The transition to telehealth is an adjustment for patients as well as health care providers. By preparing your patients for remote medical care, you help ensure their comfort and maintain quality care. This includes understanding various fraud and abuse laws. As telehealth use grows, caution and care should be taken to ensure that the practice of telehealth does not violate federal antikickback and Stark Law statues. These laws prohibit providers from receiving compensation for accepting or making referrals to other facilities or providers where the referring provider has financial interests.
- Violations to these laws can result in fines, prison time, and/or exclusion from the Medicare and/or Medicaid programs.
- The Federal Physician Self-Referral Law, also referred to as the Stark Law, prohibits a health care provider (or an immediate family member of a provider) from referring Medicare patients to entities providing designated health services if that provider or the provider’s immediate family member has a financial interest.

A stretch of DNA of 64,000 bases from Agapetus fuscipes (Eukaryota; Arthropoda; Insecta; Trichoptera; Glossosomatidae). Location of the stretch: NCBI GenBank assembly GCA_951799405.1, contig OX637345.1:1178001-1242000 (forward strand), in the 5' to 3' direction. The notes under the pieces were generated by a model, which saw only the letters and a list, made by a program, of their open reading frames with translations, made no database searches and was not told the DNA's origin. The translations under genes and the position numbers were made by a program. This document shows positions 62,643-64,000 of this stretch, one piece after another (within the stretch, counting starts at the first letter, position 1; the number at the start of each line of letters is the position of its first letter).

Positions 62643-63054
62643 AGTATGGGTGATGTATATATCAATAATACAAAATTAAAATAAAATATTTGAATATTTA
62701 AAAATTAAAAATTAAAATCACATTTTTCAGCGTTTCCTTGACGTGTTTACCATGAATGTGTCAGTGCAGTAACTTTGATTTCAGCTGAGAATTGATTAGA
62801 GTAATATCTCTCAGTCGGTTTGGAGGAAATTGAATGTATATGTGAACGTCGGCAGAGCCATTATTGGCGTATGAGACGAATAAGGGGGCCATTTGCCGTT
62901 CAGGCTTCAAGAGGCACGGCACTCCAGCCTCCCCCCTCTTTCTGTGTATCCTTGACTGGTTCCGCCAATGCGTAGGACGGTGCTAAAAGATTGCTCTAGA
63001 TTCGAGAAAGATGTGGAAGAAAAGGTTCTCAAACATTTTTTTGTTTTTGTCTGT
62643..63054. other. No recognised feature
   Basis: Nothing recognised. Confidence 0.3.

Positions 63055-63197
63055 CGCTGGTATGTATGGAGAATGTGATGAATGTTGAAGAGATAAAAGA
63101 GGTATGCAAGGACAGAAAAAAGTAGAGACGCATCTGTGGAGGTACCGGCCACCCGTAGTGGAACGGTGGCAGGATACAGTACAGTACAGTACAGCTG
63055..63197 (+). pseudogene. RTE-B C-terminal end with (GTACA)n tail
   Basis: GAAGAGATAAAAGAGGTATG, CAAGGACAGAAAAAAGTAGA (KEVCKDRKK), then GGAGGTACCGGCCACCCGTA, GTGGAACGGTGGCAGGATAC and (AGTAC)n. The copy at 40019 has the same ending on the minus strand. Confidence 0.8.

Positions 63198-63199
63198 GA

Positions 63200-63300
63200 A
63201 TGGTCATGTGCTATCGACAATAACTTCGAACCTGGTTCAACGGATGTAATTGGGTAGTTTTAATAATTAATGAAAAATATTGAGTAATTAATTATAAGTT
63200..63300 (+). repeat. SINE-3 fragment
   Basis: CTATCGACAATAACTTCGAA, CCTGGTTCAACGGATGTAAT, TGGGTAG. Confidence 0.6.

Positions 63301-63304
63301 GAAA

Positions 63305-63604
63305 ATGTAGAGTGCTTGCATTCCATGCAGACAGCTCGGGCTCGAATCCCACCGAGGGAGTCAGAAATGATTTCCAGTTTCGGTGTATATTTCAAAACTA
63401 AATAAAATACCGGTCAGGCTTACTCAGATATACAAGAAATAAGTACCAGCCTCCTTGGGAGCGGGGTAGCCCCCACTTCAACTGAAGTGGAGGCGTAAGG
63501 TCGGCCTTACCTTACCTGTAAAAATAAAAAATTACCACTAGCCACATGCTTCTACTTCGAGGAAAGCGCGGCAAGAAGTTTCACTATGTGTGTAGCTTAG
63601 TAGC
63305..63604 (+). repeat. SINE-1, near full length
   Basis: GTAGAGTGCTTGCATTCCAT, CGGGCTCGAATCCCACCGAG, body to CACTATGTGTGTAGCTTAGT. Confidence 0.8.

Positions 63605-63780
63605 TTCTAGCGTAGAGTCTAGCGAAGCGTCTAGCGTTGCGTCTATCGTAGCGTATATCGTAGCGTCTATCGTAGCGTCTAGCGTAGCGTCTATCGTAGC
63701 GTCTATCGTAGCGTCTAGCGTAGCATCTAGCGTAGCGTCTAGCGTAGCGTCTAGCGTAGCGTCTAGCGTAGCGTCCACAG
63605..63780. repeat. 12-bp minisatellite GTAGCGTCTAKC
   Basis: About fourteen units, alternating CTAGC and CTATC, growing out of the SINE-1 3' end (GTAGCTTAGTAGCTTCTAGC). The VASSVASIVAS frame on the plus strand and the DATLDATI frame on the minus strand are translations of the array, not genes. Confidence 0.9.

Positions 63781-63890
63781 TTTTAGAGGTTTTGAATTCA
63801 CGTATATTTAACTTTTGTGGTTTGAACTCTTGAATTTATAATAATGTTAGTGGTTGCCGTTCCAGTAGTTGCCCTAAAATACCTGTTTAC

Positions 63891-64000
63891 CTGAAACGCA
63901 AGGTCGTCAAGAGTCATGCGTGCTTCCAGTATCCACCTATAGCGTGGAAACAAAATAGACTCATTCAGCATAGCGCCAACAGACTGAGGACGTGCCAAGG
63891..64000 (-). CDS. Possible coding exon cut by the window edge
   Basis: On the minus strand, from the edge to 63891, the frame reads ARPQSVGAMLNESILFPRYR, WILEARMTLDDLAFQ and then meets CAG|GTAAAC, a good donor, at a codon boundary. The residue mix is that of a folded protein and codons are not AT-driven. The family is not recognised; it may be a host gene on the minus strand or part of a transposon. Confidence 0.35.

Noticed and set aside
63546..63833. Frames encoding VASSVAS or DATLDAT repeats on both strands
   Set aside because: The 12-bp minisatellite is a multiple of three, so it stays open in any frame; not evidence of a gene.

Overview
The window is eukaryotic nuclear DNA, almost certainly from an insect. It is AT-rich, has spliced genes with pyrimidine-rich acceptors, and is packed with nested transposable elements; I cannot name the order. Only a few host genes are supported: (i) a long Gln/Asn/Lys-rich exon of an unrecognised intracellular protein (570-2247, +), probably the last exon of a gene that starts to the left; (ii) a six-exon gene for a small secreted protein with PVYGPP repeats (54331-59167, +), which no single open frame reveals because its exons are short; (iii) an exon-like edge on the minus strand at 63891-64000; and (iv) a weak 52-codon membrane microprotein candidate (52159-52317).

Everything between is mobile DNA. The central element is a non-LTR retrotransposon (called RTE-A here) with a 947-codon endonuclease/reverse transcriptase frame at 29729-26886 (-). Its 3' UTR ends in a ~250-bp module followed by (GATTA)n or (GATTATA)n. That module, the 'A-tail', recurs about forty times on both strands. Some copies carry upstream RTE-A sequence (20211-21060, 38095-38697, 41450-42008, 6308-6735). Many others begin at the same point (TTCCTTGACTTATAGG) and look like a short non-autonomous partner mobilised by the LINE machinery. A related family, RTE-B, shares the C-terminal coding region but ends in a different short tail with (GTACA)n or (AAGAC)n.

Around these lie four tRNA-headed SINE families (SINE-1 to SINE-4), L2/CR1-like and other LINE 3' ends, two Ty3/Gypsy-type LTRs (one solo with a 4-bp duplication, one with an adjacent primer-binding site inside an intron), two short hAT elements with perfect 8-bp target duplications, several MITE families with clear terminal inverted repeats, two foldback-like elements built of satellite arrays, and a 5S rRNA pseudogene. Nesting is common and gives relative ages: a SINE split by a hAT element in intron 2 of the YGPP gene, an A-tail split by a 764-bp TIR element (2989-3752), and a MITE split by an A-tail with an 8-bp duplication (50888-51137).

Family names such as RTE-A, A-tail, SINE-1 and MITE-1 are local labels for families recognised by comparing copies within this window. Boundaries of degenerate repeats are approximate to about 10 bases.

When considering potential fraud and abuse scenarios and related risks, a provider needs to keep in mind that each state has its own variations of these laws. A state-by-state analysis is necessary because of variations in statutes and/or regulations.
Advertising for virtual care services should be truthful and non-misleading and demonstrate a commitment to quality healthcare that meets the standard of care and compliance with all applicable state and federal laws. The use of these telehealth appointments boomed during the pandemic. However, there are concerns about the quality of care patients receive and whether telehealth services are accessible to everyone, according to the September 2022 GAO article “Telehealth in the Pandemic—How Has It Changed Health Care Delivery in Medicaid and Medicare?” Any website or other promotion of offering behavioral health services via telemedicine or telehealth should be reviewed by legal counsel or your Risk Attorney (free) through your malpractice insurance company.
Free Available Resources
American Telemedicine Association (ATA)
American Psychiatric Association – Telepsychiatry
Arizona Telemedicine Program: How AI Helps Physicians Improve Telehealth Patient Care in Real-Time (June 2023)
Center for Connected Health Policy (CCHP) – nonprofit organization federally designated as the National Telehealth Policy
Government Accountability Office (GAO) – Medicare Telehealth: Actions Needed to Strengthen Oversight and Help Providers
Educate Patients on Privacy and Security Risks